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May 7, 2018

Provider Status and Opioids Legislation Update

Paul W. Abramowitz, Pharm.D., Sc.D. (Hon.), FASHP

I WOULD LIKE TO UPDATE YOU on ASHP’s ongoing efforts to advocate for passage of legislation that would recognize pharmacists as patient care providers in the Medicare program, as well as legislative efforts related to the opioid epidemic.

As the 115th Congress begins to shift focus to the November elections, opportunities for healthcare legislation are limited. We anticipate that any healthcare-related legislation will be mainly focused on the opioid epidemic. As a lead member of the Patient Access to Pharmacists’ Care Coalition, ASHP is working to determine ways in which provider status language might be addressed in the pending opioid bills. However, given that the focus of these bills is mainly on opioids, our efforts for now may need to shift to articulating how pharmacists can play important roles in helping to solve this major public health problem.

Efforts to obtain provider status are part of ASHP’s larger vision that medication use will be optimal, safe, and effective for all people all of the time. Our intent is to enhance our members’ ability to provide care as part of the interprofessional patient care team.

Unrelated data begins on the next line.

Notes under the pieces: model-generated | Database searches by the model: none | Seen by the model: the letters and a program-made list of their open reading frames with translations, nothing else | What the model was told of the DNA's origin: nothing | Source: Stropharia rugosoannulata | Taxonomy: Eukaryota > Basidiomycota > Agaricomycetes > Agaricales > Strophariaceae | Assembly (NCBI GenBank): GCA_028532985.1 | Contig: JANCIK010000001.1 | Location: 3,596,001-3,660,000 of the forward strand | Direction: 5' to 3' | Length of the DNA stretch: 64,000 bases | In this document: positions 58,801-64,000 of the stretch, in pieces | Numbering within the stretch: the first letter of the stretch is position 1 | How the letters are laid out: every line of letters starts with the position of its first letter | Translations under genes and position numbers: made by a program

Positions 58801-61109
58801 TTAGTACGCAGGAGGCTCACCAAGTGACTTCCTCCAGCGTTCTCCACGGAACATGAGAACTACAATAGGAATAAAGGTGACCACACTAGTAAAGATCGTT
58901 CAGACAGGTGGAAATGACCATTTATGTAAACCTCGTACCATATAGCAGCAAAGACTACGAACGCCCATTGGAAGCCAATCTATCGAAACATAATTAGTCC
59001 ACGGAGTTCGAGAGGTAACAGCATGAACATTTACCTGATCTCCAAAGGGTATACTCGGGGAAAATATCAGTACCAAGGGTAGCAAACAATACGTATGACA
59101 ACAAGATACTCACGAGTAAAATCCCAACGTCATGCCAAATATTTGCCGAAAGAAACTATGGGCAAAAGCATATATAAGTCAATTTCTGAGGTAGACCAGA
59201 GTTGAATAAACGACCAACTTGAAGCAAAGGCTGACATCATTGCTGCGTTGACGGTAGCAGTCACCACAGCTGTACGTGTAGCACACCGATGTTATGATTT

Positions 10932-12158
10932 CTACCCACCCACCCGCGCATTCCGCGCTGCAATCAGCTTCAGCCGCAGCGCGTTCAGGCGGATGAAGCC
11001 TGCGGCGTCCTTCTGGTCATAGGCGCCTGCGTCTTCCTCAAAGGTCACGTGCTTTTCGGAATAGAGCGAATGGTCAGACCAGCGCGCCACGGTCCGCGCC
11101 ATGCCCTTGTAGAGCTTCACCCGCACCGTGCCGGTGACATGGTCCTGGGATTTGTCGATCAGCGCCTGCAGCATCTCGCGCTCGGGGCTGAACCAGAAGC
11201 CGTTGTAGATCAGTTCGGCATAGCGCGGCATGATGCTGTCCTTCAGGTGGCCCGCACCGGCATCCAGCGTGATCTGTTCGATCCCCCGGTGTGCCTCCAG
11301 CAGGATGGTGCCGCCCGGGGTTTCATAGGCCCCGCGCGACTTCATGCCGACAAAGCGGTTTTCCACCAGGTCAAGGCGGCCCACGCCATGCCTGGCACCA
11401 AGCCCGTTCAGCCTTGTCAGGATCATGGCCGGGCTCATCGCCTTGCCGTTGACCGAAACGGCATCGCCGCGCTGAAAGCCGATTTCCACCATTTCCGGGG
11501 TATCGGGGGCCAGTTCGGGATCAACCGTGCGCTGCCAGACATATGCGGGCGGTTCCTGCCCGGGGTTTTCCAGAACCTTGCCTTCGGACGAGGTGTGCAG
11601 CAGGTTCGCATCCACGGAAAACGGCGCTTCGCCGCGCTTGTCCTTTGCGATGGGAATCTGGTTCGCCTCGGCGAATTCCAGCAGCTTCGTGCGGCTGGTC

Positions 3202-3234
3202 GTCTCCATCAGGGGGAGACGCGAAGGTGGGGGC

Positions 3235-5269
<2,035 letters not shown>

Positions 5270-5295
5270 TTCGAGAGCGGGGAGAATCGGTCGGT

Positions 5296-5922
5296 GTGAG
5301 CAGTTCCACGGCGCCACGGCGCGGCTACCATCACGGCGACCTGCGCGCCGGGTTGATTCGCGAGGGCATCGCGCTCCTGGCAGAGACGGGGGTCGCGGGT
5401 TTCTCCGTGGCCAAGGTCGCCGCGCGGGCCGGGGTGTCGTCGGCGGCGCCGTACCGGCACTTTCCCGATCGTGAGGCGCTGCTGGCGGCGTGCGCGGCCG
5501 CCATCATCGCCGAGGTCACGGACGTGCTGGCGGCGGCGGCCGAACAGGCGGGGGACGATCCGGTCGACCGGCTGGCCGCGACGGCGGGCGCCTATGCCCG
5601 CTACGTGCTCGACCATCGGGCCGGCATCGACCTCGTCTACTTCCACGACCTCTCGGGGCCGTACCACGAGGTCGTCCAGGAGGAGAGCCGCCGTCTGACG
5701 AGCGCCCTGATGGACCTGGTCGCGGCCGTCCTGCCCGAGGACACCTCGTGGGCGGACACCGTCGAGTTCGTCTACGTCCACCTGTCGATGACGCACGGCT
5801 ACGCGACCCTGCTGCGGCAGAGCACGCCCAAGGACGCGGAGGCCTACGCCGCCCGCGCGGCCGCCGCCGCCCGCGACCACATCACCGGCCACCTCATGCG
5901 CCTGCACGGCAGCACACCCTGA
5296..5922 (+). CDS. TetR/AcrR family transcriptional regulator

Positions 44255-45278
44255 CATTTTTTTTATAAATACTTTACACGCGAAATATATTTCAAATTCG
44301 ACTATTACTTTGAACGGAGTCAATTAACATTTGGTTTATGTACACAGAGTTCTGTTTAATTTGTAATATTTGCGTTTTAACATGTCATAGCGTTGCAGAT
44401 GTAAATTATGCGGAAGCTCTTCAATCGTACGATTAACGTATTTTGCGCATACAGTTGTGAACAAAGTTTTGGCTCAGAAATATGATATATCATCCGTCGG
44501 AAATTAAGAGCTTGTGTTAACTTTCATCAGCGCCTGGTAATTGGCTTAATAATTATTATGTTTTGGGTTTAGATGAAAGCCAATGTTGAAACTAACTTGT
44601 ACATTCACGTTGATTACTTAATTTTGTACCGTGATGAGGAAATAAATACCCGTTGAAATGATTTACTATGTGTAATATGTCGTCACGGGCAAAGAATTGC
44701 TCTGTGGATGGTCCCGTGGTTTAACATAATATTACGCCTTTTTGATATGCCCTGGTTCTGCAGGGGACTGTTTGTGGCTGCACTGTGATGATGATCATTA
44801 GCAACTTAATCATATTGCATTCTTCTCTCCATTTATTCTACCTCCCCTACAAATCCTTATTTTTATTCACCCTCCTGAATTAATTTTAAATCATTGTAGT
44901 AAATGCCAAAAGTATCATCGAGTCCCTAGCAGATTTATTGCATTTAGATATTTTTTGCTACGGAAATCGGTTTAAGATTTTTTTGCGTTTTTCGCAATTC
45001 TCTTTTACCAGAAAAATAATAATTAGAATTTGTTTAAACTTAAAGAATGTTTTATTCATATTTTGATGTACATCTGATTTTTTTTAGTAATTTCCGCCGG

As states look to expand their scope of practice laws to promote the direct patient care roles of pharmacists, ASHP is supporting state-level efforts of our members and working at the federal level to include these direct patient care roles in Medicare. We also want to make sure our members are well-positioned to align their efforts with Medicare modernization, which is now focused on moving toward value-based models that align payment with quality and outcomes. ASHP members are in an excellent position to lead efforts to optimize medication therapy through value-based models, and ASHP will be there to make sure that Congress, Medicare and Medicaid, states, and others understand the many advanced practice models our members are engaged in as well as the direct patient care roles they play.